Election creates a new political reality in rural Alberta

Little change Business as usual likely, but Premier Redford’s 
promise of OHS rules for agriculture may come to pass

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Voters in rural areas and small towns, particularly in central and southern Alberta, sent a message to their political leaders at the ballot box during the recent election — they wanted some respect. Whether they will get that respect from the victorious PC Party only time will tell, since the Wildrose Party won most of the rural seats from Lacombe to the U.S. border. That sweep encompassed much of the major agricultural production area of the province, such a political change of heart won’t be lost on the returning government. The PC Party will now be more concentrated in the major urban centres than ever before.

The PCs had determined some time ago that their rural base was in trouble, mainly due to the property rights issue. They could not overcome landowner anxiety with that issue, and they seemed unwilling to do any major rethinking of their land-use legislation. The only consolation for their opponents was that Ted Morton, the godfather of much of the legislation, lost his own riding to a Wildrose candidate.

One would like to hope that a benevolent PC government would find ways to mitigate the angst and frustration with their land-use legislation. But the PCs are now a more urban-based government and don’t need as much rural support as was once assumed. Part of their reaction may be to enforce the existing property-rights legislation on folks who they now see as their opposition, but perhaps wiser heads will prevail with the PC political braintrust.

The Wildrose Party for now is essentially a rural-based party as only two out of the 17 seats they won are considered urban. They would be wise to build on their beachhead in the countryside. Becoming the champion of agriculture and rural development would solidify their base. They will need to remember that most of their new-found supporters were longtime bedrock PC voters. Those same voters could well return to the PC flock if they feel ignored by their new Wildrose MLAs. The Wildrose Party also needs to find a way to become the champion of the energy industry’s service sector, which provides thousands of jobs in the countryside and in small towns.

At press time there was no announcement on a new minister of agriculture. The last minister and his predecessor both lost their seats to Wildrose. One thing for sure, the new minister will not be from the rural south (rumour has it the new minister may be from the Peace River area).

The agriculture post has been something of a revolving door in recent years. The next minister will be the third in less than a year. She/he may be the sixth or seventh in the past eight years — I have lost track.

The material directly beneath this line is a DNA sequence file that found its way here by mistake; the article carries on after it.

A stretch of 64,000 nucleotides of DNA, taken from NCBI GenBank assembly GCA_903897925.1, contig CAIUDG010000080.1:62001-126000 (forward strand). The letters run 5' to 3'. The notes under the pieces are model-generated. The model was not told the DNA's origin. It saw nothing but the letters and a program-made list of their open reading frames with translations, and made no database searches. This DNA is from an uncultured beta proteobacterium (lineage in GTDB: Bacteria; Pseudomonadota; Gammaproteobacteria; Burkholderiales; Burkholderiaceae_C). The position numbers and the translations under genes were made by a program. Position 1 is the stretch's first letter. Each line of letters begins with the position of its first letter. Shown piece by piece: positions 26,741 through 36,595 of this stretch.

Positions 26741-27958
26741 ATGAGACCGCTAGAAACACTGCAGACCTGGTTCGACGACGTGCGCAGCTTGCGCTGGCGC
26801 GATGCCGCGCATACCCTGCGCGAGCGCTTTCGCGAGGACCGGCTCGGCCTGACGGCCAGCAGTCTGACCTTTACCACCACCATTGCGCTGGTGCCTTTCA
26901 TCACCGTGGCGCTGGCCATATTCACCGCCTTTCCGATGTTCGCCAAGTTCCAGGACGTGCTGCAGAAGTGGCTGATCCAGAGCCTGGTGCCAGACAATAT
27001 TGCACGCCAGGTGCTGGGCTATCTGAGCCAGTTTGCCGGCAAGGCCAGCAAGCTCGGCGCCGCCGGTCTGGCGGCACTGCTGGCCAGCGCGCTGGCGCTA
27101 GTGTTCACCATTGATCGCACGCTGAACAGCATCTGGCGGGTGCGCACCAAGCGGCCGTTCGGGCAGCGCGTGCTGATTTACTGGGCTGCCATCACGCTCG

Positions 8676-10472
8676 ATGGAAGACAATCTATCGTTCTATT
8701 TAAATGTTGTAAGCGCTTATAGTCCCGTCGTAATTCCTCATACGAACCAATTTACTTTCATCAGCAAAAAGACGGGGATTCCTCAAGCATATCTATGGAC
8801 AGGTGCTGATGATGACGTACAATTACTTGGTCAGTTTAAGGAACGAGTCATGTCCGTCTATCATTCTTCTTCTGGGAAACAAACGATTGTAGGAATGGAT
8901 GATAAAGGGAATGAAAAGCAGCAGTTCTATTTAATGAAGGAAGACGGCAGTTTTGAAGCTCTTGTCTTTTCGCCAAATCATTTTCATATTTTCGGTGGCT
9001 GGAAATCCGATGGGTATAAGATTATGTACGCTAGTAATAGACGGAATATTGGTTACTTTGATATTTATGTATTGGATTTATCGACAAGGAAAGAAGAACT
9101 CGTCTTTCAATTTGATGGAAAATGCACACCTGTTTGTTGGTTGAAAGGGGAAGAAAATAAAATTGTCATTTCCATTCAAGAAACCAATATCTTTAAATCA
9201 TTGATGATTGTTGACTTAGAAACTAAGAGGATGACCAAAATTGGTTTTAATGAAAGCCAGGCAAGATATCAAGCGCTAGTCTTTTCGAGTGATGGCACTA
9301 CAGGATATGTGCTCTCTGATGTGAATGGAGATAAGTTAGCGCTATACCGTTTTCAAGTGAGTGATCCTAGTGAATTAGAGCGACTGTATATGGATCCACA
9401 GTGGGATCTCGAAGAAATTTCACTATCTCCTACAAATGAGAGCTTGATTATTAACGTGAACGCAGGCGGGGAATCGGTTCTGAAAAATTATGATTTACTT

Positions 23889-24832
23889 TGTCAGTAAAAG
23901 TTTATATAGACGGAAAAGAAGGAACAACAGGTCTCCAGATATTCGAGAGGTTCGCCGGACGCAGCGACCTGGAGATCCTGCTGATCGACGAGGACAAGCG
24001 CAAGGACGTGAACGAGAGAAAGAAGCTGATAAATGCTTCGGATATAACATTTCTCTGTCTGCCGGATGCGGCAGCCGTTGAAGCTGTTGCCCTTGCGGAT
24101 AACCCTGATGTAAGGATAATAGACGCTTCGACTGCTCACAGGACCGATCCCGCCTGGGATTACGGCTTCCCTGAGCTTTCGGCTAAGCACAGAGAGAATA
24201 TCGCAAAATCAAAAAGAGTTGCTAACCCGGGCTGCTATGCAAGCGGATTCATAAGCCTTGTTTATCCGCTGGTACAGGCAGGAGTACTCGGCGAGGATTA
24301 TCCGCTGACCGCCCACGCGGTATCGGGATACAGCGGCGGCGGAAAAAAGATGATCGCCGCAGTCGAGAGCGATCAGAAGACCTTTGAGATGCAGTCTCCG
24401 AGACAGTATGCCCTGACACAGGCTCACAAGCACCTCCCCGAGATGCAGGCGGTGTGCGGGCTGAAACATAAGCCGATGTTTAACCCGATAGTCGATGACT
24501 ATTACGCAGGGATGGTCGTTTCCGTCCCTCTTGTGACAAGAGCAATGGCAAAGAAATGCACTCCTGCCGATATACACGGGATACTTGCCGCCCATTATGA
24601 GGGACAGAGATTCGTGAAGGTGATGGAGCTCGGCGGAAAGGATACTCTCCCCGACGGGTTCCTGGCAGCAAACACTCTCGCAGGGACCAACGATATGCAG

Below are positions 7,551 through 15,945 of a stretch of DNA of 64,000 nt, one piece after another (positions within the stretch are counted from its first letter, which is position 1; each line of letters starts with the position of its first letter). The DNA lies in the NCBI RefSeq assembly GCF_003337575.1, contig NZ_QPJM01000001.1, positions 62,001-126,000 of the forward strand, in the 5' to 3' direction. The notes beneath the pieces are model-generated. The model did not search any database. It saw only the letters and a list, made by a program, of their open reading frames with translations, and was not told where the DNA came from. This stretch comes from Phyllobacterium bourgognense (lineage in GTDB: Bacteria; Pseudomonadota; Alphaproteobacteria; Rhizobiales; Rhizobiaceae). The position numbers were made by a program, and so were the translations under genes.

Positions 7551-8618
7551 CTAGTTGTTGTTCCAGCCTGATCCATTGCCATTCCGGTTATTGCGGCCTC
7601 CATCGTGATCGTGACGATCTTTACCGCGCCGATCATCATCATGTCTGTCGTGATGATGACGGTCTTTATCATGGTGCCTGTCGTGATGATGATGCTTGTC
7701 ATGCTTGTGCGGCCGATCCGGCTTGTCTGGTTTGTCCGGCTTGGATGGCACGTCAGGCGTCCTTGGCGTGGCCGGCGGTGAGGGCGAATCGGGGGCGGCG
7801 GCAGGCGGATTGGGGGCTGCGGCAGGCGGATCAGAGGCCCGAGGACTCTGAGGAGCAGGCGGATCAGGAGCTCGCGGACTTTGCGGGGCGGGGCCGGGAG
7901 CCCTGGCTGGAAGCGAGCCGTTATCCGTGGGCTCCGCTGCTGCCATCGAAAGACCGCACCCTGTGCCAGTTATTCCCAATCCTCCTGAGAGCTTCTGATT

One of the hazards of elections is that sometimes really good candidates lose out. John Kolk, who is highly respected in industry circles, would have been a shoo-in for being the next agriculture minister, but he was defeated as the PC candidate in the Little Bow riding. Other excellent candidates such as Arno Doerksen, Darcy Davis and Danny Hozack, all former ABP chairmen, went down to defeat.

It will be business as usual for the re-elected PC government, which promised much of the same in marketing and rural development. The Alberta Livestock and Meat Agency will be much relieved, and is now secure for another four years. The Wildrose Party had threatened to terminate it if elected.

One issue that may now see some impetus is the extension of mandatory occupational safety and health, standards and workers compensation regulations for farm workers in the commercial agriculture industry. It was something that Premier Redford promised when she was running for the PC Party leadership last year. It wasn’t mentioned in the PC campaign, but with reduced PC representation from rural areas to oppose the idea, the premier may feel she can now impose those farm workers’ rights with her new mandate.

This election like so many previous elections saw little discussion of agriculture and rural issues. Perhaps that should be expected. Most Alberta voters live in large urban centres or small cities. Those millions of voters have no economic or social connection to the agriculture industry, so governments will reflect that reality. The now more urban-based PC government might well even want to consider redistributing the present 87 ridings. They are presently skewed in favour of rural areas against the more populous urban areas.

Considering the new political reality in rural Alberta, perhaps agriculture may well see it being treated with benign neglect by the PC government. In light of some of the other possible political consequences that may just be OK with the industry.

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